~~~~~~~~~~~~~~~~~~~~~~~~~~~~~~~~~~~~~~~~~~~~~~~~~~~
Page 69
THE GHOUL ARCHIPELAGO


He pressed the nail-removing end against the roof of its mouth and pressed upwards.

“Give me a hand, Papillon,” Kurtz said.

Papi leaned on the gooseneck of the crowbar, adding his weight to Kurtz’s strength until the hollow-breasted thing lifted up into the air, and the crowbar plunged through its soft pallet and into its brain. Only then did it stop twitching.

The outside hatch began to thump, as someone from without pounded. The things in the crate joined in the pounding, forming a chorus of thumps and groans.

“Don’t open it,” Papi whispered.

Papi felt sure that if Kurtz gripped the crowbar any tighter, he would’ve snapped it in twain.

“Kurtz!” Pepper’s muffled voice drifted through the hatch, “Let me in!”

Papi heaved a sigh of relief. He couldn’t tell whether he was more worried it would have been a pirate or a monster.

Kurtz thrust the hatch open. Pepper was standing there with a strange young boy, dressed in ridiculous puffy clothes.

“Out of the way, Kurtz,” Pepper said, “we’ve got to get in.”

Kurtz shook his head.

“I’m sorry, Mr. Wright,” Kurtz said, “one doesn’t want to come in here. It’s dangerous. We all need to leave.”

Pepper stared up at him like he had a dick growing out of his forehead.

“Are you fucking kidding me?” the second mate asked. “There’s a god-damned battle going on out here.”

As if to prove his point, a bullet whizzed by, sending Pepper pressing past Kurtz’s frame in the doorway, and wrestling the stranger in with him.

“Close that hatch!” Pepper shouted.

Reluctantly, Kurtz obeyed. He had clearly hoped to discuss the matter further, but the men surrounded Pepper instantly, and began to barrage him with different, disparate elements of their tale from below decks, such that Pepper was staring at them all as though they were crazy within thirty seconds. Papi watched it all in silence.

“Mr. Kurtz!” the second mate bellowed, silencing the myriad voices in one go.


 ~~~~~~~~~~~~~~~~~~~~~~~~~~~~~~~~~~~~~~~~~~~~~~~~~~~~

Stephen Kozeniewski (pronounced "causin' ooze key") lives with his wife and two cats in Pennsylvania, the birthplace of the modern zombie. During his time as a Field Artillery officer, he served for three years in Oklahoma and one in Iraq, where due to what he assumes was a clerical error, he was awarded the Bronze Star. He is also a classically trained linguist, which sounds much more impressive than saying his bachelor's degree is in German.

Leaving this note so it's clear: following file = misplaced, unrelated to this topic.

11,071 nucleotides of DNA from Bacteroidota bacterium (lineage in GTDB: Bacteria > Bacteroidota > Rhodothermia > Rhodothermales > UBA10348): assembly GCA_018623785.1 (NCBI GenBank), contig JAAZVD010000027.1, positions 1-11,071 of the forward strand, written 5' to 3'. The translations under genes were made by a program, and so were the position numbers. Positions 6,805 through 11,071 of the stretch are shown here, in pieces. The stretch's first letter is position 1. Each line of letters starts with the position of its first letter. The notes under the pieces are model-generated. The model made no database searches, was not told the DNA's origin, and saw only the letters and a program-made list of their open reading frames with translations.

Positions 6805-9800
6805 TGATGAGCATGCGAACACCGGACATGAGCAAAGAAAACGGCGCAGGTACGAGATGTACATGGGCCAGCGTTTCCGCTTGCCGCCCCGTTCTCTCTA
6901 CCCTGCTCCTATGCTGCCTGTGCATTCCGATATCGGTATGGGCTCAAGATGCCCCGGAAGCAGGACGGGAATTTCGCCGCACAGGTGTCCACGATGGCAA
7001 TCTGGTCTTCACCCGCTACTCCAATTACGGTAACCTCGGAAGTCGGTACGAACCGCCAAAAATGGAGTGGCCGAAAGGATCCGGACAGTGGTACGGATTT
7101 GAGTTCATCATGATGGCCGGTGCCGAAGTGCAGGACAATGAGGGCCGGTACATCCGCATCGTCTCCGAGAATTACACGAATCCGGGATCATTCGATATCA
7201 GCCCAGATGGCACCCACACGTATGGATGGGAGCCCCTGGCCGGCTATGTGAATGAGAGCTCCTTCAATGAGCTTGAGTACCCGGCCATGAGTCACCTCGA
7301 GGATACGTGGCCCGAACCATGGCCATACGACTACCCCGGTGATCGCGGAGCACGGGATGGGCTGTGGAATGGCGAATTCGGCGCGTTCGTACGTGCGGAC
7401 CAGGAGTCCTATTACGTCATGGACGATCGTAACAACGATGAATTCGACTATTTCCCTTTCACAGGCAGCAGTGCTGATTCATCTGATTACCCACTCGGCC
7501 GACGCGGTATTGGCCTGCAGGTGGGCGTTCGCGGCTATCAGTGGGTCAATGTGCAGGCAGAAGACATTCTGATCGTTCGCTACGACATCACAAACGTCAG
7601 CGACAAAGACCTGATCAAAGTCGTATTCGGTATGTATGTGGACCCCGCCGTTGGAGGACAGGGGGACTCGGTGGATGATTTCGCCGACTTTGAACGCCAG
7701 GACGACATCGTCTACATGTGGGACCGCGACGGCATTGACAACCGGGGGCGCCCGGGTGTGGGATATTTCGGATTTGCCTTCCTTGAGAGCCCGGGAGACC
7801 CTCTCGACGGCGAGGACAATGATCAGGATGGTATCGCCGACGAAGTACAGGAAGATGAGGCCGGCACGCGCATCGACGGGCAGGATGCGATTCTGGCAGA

Thursday, April 2, 2015

Book Review: A Shelter of Others

Read 3/16/15 - 3/26/15
4 Stars - Highly Recommended for the experience of the language alone
Pages: 216
Publisher: Fiddleblack
Released 2014




Can we talk about A Shelter of Others as a physical object first? And then get into the actual review? Is that cool? Because this thing is really gorgeous. The cover makes it look so old school, doesn't it? It's this grainy black and white photograph of a cemetery or burial ground, laid out against a solid black background, the only color a splash of green in the author's name. And the cover - I just can't stop touching it. It's incredibly soft, like smooth rubber. The book is short and squat, not your typical long and lanky paperback at all. Fitting perfectly in your hands, it all but begs to be held and read.

The cover design brilliantly compliments the story line. Within its pages, Charles Dodd White has penned a stark, gritty novel of love and longing, violence and protection, of things said but not spoken, of the ghosts from our past haunting our present. It's gothic in feel and raw in its language, every sentence like a sucker punch, felt in the stomach long after each page has been turned.

Set in a small town in the Appalachian Mountains, our story begins with Lavada, a woman who has estranged herself from her husband Mason, during his two year stint in prison. Though she never visited him, Lavada has remained home caring for his ailing father, Sam, and working a job at the local diner to make ends meet. Mason, now released, knowing better than to return to the cabin, makes his way into the woods and takes up shelter in an abandoned old shack. He's become a drifter, unsettled by the lack of routine and predictability that he had grown accustomed to.

Lavada becomes entangled with her boss Dennis, Sam slowly becomes unhinged, and the local police are just biding their time, waiting for Mason to mess up. And though this is very much a character driven novel, White keeps our focus sharply tuned to the setting. As the emotional tension between our foursome grows, so does a pending storm outside. You can sense how it will all come to a head but White's unique voice pulls you in regardless, nearly suffocating us with its dark, heady prose.

A Shelter of Others was a refreshing break from my recent post-apocalyptic and experimental lit binge. It reminds you just how powerful literary fiction can be at its very core, at its most honest - stripped of gimmick and genre.

Wednesday, April 1, 2015

Book Giveaway: From Here

Since July 2010, TNBBC has been bringing authors and readers together every month to get behind the book! This unique experience wouldn't be possible without the generous donations of the authors and publishers involved.